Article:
8.5 Practice-based Learning: Epistemic and Pedagogic Issues --
8.6 Conclusion --
9. Guidance as an Interactional Accomplishment Practice-based Learning within the Swiss VET System --
9.1 Introduction --
9.2 Apprenticeship in the Swiss VET System --
9.3 Researching Vocational Learning and Language-in-Interaction --
9.4 An Interactional Approach to Guidance in the Workplace --
9.4.1 Spontaneous Guidance --
9.4.2 Requested Guidance --
9.4.3 Distributed Guidance --
9.4.4 Denied Guidance --
9.5 Concluding Remarks and Practical Implications --
10. Cooperative Education: Integrating Classroom and Workplace Learning --
10.1 Cooperative Education as a Model of Practice-based Learning --
10.2 The Development of Cooperative Education --
10.3 The Organisational Milieu of Cooperative Education --
10.4 Theorising Learning in Cooperative Education --
10.5 Integrating Classroom and Workplace Learning --
10.6 The Real Value of Cooperative Education --
11. Individual Learning Paths of Employees in the Context of Social Networks --
11.1 Introduction --
11.2 Viewing the Organisation as a Network of Actors --
11.3 Learning-Relevant Experiences Gained from the Work Network --
11.3.1 How Actors Organise Work: A Cycle --
11.3.2 Four Ideal Types of Work Process --
11.3.3 Three Dimensions in Work-Network Structures --
11.4 Learning-Relevant Experiences Gained in the Learning Network --
11.4.1 Actors Organise Learning Networks: A Cycle --
11.4.2 Actors Create Learning Programmes --
11.4.3 Four Ideal Types of Learning Network --
11.4.4 The Importance of Actors{u2019} Action Theories --
11.5 How do Employees create their Individual Learning Paths? --
11.6 Learning, Networks, Structure, and Agency --
12. Apprenticeships: What happens in On-the-Job Training (OJT)? --
12.1 Apprenticeship and Learning --
12.1.1 Institutional History of Apprenticeship Programmes in the US --
12.2 Methodology of this Study --
12.3 The Physical Context of the Classroom as compared to the Field --
12.4 On the Job: The Worksite itself as Resource for Learning --
12.5 On the Job: Tools and Equipment as Resources for Learning --
12.6 Learning Through Interaction without Master-Apprentice Relationships --
12.7 Learning and the {u2018}Bottom Line{u2019} --
12.8 What can go Wrong --
12.9 Apprenticeship Learning as Reproduction of the Economic Viability --
12.10 Conclusion --
13. Interactive Research as a Strategy for Practice-based Learninge --
13.1 Introduction --
13.2 Towards a Model of Competence Development --
13.3 Cultural Context of Teachers{u2019} Learning and Professional Growth --
13.4 Interactive Research --
13.5 The Interactive Processes {u2013} The {u2018}Quality Case{u2019} --
13.5.1 Local Schools{u2019} Collective Competence Development --
13.6 The Practice-based Model --
13.6.1 Identifying Practice --
13.6.2 Reflective Transformation --
13.6.3 Joint Construction and Institutionalisation of Tools --
13.6.4 Professional Growth and Remaking of Practice --
14. The Relationship between Coach and Coachees --
14.1 Coaching --
14.1.1 The Coaching Relationship --
14.2 Coachees{u2019} Accounts of the Coaching Relationship --
14.3 Conclusion: Crucial Aspects of an Effective Coaching Relationship --
15. The Development of Airline Pilot Skills through Simulated Practice --
15.1 Pilot Training --
15.2 Early Flight and Pilot Training --
15.3 Pilot Education in the Jet Age --
15.4 Influences on Major Aviation Training --
15.4.1 Crew Resource Management and Nontechnical Skills --
15.4.2 Technology --
15.4.3 Simulation --
15.5 Pilot Training into the Future --
15.6 Practice-based Learning in Aviation.
Series Title: Professional and practice-based learning, v. 1.
Responsibility: Stephen Billett, editor.

Abstract:

The contributions to this volume explore ways in which learning through practice can be conceptualised, enacted, and appraised through an analysis of the traditions, purposes, and processes that  Read more...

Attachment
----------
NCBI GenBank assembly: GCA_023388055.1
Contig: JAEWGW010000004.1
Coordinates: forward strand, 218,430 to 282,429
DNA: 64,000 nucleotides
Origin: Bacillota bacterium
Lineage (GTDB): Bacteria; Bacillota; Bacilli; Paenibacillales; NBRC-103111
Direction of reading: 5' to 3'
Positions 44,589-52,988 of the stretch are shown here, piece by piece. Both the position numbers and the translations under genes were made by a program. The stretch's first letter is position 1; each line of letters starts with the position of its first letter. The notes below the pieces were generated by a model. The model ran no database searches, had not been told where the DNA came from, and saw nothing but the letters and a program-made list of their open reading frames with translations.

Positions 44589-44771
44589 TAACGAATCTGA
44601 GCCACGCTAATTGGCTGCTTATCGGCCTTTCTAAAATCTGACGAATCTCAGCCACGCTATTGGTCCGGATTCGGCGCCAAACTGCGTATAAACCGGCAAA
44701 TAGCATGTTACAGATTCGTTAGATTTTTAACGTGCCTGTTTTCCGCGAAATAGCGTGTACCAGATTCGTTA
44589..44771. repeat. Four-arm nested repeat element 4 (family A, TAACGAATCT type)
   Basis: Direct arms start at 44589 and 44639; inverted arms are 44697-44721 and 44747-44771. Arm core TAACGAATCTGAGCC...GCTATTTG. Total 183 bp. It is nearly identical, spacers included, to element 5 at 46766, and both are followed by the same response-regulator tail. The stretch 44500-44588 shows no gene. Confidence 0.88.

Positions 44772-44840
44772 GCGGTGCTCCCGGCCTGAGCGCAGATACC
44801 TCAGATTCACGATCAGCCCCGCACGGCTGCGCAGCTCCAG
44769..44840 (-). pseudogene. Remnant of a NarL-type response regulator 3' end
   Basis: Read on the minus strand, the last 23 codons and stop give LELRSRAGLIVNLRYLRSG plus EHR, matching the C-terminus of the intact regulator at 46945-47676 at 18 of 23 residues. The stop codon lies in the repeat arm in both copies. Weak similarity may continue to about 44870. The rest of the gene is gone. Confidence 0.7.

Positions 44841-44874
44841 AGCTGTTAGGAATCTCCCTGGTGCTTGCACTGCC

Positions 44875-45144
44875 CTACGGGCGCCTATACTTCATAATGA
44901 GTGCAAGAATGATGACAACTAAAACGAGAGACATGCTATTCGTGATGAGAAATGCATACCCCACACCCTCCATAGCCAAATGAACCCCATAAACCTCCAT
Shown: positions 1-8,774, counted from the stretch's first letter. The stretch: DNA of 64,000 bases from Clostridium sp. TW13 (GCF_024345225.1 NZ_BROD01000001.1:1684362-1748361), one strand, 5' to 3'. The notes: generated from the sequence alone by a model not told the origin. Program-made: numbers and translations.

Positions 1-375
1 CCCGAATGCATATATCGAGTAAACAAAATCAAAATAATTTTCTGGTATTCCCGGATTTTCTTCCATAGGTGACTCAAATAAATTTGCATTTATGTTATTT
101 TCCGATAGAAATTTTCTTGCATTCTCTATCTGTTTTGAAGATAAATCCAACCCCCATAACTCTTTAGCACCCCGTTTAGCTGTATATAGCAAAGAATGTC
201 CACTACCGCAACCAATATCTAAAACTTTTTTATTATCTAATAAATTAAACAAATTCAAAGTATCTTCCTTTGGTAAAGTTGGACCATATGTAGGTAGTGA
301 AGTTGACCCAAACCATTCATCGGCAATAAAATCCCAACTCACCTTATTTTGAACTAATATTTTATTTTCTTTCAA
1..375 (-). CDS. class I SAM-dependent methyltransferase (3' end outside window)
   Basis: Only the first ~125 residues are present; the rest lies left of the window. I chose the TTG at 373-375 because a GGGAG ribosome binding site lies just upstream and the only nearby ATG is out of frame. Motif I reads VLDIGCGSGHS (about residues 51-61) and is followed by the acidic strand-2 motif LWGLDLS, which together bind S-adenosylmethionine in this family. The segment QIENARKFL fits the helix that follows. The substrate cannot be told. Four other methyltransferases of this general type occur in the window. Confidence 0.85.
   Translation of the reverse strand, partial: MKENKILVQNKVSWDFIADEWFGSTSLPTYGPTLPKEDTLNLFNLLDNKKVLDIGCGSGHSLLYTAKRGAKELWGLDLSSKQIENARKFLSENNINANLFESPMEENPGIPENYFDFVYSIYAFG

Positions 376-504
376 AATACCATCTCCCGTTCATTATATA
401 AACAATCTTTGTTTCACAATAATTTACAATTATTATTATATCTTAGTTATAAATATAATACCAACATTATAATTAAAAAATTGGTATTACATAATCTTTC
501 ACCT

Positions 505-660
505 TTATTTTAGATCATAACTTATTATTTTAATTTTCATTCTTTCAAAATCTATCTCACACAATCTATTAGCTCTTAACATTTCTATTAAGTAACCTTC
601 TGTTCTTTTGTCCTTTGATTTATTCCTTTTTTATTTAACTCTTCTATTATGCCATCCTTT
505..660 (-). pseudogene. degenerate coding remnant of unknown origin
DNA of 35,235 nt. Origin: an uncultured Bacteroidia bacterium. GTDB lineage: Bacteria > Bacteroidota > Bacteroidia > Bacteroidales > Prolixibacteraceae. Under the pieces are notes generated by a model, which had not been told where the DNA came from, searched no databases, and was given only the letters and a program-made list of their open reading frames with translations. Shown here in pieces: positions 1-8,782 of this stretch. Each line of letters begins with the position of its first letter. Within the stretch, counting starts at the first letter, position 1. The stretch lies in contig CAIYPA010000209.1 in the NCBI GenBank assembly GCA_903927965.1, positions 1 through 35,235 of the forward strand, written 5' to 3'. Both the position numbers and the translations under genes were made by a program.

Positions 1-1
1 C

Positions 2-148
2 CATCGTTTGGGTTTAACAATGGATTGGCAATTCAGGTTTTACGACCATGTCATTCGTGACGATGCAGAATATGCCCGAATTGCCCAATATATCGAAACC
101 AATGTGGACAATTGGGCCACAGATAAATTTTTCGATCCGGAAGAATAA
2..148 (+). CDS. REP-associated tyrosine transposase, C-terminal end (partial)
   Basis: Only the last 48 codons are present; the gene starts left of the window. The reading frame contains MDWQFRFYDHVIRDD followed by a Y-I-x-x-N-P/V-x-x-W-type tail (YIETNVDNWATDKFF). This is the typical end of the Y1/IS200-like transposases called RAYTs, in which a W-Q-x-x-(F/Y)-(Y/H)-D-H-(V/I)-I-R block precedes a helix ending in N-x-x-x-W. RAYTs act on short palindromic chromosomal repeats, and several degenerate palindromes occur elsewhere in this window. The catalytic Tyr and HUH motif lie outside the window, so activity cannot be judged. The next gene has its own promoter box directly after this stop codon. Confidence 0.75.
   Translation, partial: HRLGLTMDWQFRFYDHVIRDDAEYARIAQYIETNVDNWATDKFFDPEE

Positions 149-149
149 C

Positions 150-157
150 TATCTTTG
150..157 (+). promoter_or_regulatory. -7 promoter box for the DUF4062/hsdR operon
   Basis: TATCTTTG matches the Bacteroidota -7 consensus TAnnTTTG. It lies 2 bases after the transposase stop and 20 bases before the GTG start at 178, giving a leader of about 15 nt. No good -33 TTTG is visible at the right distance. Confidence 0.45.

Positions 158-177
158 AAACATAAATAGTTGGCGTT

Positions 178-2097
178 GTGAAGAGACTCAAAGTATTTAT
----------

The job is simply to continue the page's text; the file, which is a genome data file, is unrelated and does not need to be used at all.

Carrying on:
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Learning through and about Practice: A Lifeworld Perspective -- 6.1 A Need to Reexamine Learning through Practice -- 6.2 Historical Development of Lifeworld Perspective -- 6.3 Ways of Being in Workplace Contexts -- 6.4 Learning Ways of Being in Higher Education Contexts -- 6.5 Learning from a Lifeworld Perspective: Developing Ways of Being -- 7. Conceptualising Professional Identification as Flexibility, Stability and Ambivalence -- 7.1. Learning and Professional Identification as Life Politics -- 7.1.1 Flexibility {u2013} Stability {u2013} Ambivalence -- 7.2 Empirical Data -- 7.3 Becoming an Engineer or a Physician -- 7.3.1 Becoming an Engineer -- 7.3.2 Becoming a Physician -- 7.4 Being an Engineer or a Physician -- 7.4.1 Identification as a Flexible Strategy or a Permanent State -- 7.4.2 Engineer {u2013} Confined to Workplace, Occupation, and Hours -- 7.4.3 Physician {u2013} Profession Associated with Personality -- 7.5 Flexibility, Stability, and Ambivalence in Practice -- 7.6 Work, Life Politics, and Sustainable Life -- 7.6.1 Lifelong Qualification as Exclusion -- 7.6.2 Learning and Professional Identification as Life Politics -- 7.7 Concluding Remarks -- 8. Developing Vocational Practice and Social Capital in Jewellery -- 8.1 Introduction -- 8.2 Workplace and Practice-based Learning -- 8.3 The Development of Work Placement Scheme in the Jewellery Industry -- 8.4 The Development of Vocational Practice in the Jewellery Industry -- 8.5 Practice-based Learning: Epistemic and Pedagogic Issues -- 8.6 Conclusion -- 9. Guidance as an Interactional Accomplishment Practice-based Learning within the Swiss VET System -- 9.1 Introduction -- 9.2 Apprenticeship in the Swiss VET System -- 9.3 Researching Vocational Learning and Language-in-Interaction -- 9.4 An Interactional Approach to Guidance in the Workplace -- 9.4.1 Spontaneous Guidance -- 9.4.2 Requested Guidance -- 9.4.3 Distributed Guidance -- 9.4.4 Denied Guidance -- 9.5 Concluding Remarks and Practical Implications -- 10. Cooperative Education: Integrating Classroom and Workplace Learning -- 10.1 Cooperative Education as a Model of Practice-based Learning -- 10.2 The Development of Cooperative Education -- 10.3 The Organisational Milieu of Cooperative Education -- 10.4 Theorising Learning in Cooperative Education -- 10.5 Integrating Classroom and Workplace Learning -- 10.6 The Real Value of Cooperative Education -- 11. Individual Learning Paths of Employees in the Context of Social Networks -- 11.1 Introduction -- 11.2 Viewing the Organisation as a Network of Actors -- 11.3 Learning-Relevant Experiences Gained from the Work Network -- 11.3.1 How Actors Organise Work: A Cycle -- 11.3.2 Four Ideal Types of Work Process -- 11.3.3 Three Dimensions in Work-Network Structures -- 11.4 Learning-Relevant Experiences Gained in the Learning Network -- 11.4.1 Actors Organise Learning Networks: A Cycle -- 11.4.2 Actors Create Learning Programmes -- 11.4.3 Four Ideal Types of Learning Network -- 11.4.4 The Importance of Actors{u2019} Action Theories -- 11.5 How do Employees create their Individual Learning Paths? -- 11.6 Learning, Networks, Structure, and Agency -- 12. Apprenticeships: What happens in On-the-Job Training (OJT)? -- 12.1 Apprenticeship and Learning -- 12.1.1 Institutional History of Apprenticeship Programmes in the US -- 12.2 Methodology of this Study -- 12.3 The Physical Context of the Classroom as compared to the Field -- 12.4 On the Job: The Worksite itself as Resource for Learning -- 12.5 On the Job: Tools and Equipment as Resources for Learning -- 12.6 Learning Through Interaction without Master-Apprentice Relationships -- 12.7 Learning and the {u2018}Bottom Line{u2019} -- 12.8 What can go Wrong -- 12.9 Apprenticeship Learning as Reproduction of the Economic Viability -- 12.10 Conclusion -- 13. Interactive Research as a Strategy for Practice-based Learninge -- 13.1 Introduction -- 13.2 Towards a Model of Competence Development -- 13.3 Cultural Context of Teachers{u2019} Learning and Professional Growth -- 13.4 Interactive Research -- 13.5 The Interactive Processes {u2013} The {u2018}Quality Case{u2019} -- 13.5.1 Local Schools{u2019} Collective Competence Development -- 13.6 The Practice-based Model -- 13.6.1 Identifying Practice -- 13.6.2 Reflective Transformation -- 13.6.3 Joint Construction and Institutionalisation of Tools -- 13.6.4 Professional Growth and Remaking of Practice -- 14. The Relationship between Coach and Coachees -- 14.1 Coaching -- 14.1.1 The Coaching Relationship -- 14.2 Coachees{u2019} Accounts of the Coaching Relationship -- 14.3 Conclusion: Crucial Aspects of an Effective Coaching Relationship -- 15. The Development of Airline Pilot Skills through Simulated Practice -- 15.1 Pilot Training -- 15.2 Early Flight and Pilot Training -- 15.3 Pilot Education in the Jet Age -- 15.4 Influences on Major Aviation Training -- 15.4.1 Crew Resource Management and Nontechnical Skills -- 15.4.2 Technology -- 15.4.3 Simulation -- 15.5 Pilot Training into the Future -- 15.6 Practice-based Learning in Aviation."@en ;